In a sale that reset the benchmark prices for what collectors are willing to pay for notable artworks, Christie’s raised $658.5 million at its spring sale of postwar and contemporary art. Added to totals reached Monday night, the auction house has raised a stunning $1.3 billion so far this week with another major sale slated for this evening.
Buyers have largely chosen to remain anonymous, but people close to the matter say much of the bidding at the highest ends has been driven by Asian collectors.
And while all the attention is focused on the prices, it is the volume it’s really stunning. Given that business was active at the opening of the Frieze New York art fair, yesterday,it is fair to say that more money was spent in the city on art this week than in the whole year of 1990.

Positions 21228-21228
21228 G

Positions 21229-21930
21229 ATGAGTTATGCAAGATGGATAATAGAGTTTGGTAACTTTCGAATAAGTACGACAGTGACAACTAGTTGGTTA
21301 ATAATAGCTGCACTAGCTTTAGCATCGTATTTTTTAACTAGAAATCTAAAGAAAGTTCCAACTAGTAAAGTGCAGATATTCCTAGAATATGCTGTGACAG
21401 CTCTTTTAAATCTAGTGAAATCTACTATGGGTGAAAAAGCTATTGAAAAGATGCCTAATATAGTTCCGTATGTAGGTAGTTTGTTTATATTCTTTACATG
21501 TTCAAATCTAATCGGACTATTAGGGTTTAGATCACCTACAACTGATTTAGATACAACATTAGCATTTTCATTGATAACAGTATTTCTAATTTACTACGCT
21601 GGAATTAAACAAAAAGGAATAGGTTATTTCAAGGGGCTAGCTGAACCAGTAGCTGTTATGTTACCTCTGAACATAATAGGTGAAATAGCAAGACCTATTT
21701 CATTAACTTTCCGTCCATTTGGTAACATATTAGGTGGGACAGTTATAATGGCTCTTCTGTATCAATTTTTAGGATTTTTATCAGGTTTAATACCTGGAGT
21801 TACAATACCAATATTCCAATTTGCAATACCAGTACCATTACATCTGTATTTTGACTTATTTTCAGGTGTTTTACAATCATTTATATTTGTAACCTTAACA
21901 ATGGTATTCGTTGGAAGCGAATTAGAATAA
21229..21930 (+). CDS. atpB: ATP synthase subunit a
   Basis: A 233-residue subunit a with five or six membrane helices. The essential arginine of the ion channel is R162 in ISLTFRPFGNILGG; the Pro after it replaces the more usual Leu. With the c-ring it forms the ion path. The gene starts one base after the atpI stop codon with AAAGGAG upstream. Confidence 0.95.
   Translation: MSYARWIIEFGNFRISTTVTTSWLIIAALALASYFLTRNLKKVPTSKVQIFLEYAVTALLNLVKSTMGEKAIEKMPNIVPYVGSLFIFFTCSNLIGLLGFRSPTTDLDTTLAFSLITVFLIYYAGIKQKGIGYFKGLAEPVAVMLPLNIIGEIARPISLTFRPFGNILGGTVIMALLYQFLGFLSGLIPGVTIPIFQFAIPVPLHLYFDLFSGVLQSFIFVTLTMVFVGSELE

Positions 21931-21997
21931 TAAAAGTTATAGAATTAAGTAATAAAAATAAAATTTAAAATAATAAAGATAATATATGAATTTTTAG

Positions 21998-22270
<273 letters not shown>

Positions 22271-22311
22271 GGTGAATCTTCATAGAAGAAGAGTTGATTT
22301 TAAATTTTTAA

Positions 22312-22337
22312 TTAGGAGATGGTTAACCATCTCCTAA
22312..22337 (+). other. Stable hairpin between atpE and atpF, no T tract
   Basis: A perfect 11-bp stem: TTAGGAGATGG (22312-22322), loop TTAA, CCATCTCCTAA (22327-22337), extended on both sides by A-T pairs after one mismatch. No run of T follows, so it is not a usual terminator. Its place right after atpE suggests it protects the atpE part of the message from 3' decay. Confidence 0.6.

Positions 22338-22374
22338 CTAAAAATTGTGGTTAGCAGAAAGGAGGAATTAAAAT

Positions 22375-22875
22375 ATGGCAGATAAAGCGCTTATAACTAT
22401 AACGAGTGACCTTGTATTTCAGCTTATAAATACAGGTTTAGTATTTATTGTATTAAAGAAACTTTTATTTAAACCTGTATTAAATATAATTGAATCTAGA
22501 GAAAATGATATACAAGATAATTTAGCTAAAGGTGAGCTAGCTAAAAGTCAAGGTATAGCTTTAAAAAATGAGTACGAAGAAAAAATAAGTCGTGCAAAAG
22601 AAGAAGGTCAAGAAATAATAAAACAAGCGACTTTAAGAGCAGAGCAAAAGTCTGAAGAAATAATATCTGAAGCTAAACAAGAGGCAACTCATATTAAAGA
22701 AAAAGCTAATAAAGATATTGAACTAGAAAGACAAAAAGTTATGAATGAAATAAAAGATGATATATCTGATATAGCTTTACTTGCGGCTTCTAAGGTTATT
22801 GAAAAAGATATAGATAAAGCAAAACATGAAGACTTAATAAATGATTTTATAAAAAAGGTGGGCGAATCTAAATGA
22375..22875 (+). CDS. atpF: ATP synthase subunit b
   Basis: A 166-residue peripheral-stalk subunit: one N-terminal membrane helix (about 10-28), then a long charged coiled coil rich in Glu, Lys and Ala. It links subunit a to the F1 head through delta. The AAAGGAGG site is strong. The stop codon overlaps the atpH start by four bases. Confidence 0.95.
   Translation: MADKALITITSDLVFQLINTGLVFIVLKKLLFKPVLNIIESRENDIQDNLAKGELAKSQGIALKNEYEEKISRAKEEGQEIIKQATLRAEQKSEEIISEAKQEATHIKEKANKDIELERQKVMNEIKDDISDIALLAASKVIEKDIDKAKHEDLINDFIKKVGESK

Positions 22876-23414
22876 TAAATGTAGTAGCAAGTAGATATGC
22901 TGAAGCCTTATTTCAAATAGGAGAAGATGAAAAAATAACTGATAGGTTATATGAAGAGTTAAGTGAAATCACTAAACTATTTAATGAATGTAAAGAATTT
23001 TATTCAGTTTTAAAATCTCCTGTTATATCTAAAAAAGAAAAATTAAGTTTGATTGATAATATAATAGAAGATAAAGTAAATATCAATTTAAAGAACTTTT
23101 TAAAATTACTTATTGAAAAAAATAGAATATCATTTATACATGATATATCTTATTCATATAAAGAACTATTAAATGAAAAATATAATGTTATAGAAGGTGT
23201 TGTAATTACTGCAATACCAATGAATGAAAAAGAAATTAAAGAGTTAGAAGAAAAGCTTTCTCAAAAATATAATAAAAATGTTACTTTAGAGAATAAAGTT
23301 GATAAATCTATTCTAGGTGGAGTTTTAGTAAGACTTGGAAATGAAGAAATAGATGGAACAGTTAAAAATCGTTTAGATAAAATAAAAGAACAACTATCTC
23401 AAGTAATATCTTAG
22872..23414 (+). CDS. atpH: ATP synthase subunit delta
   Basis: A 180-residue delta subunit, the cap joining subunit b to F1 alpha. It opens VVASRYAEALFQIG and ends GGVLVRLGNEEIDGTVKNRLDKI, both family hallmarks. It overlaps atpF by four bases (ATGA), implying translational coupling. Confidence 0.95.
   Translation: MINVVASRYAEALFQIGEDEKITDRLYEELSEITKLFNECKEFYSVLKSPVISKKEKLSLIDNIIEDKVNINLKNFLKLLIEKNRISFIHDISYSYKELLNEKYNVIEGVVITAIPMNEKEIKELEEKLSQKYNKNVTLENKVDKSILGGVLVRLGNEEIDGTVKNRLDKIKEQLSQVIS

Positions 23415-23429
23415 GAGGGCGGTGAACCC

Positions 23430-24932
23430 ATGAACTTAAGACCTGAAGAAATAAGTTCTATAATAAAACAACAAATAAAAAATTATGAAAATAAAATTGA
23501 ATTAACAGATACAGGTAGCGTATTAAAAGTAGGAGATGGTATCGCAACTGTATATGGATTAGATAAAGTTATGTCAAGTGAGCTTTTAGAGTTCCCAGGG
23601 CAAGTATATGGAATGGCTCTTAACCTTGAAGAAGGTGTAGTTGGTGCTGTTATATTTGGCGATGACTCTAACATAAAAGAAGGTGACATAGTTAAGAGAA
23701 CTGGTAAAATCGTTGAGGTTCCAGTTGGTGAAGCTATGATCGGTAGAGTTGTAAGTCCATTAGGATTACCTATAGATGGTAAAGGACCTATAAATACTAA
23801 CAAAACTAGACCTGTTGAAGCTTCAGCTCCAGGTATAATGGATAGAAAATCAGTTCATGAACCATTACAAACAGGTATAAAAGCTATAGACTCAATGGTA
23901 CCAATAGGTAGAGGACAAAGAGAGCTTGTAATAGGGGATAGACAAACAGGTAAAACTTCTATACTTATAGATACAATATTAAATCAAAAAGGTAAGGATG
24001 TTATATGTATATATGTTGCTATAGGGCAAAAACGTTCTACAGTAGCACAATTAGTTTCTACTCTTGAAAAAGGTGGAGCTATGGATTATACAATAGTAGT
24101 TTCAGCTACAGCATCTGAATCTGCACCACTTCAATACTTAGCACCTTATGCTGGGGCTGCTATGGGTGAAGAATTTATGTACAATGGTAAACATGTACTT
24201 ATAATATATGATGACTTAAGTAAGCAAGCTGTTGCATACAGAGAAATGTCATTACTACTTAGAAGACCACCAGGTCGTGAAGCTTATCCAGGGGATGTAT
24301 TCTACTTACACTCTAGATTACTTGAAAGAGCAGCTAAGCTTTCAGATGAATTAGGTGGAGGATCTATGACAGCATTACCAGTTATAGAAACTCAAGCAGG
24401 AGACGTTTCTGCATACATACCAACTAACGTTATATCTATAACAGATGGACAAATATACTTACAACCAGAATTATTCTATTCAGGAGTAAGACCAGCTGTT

The week put a cherry on top of what’s been a virtually uninterrupted and unprecedented explosion of prices on the last 27 years, dating from what was then called the great art boom of the late 1980’s. The easy tradeability of some artists’ works as global currency, along with the (often untrue) belief that artworks at the spring auctions will never be available again, are fueling a ‘black Friday’ atmosphere and urgency.
Last evening, 8 artist’s records were set, including those for Robert Rauschenberg, whose Johanson’s Painting sold for $18.6 million. Only one of the top 10 artists featured is still alive: Robert Ryman’s 1980 Bridge sold for $20.5 million. Andy Warhol’s wall-eating Colored Mona Lisa, a 10-foot-tall silkscreen covered with neon-hued images of the famous Renaissance woman,, sold for $56 million, apparently to Larry Gagosian. Lucian Freud’s detailed 1994 portrait of a naked, overweight municipal worker, Benefits Supervisor Resting, sold for $56.2 million.
A dark, moody Mark Rothko from 1958 brought the top price of the evening at $81.9 million.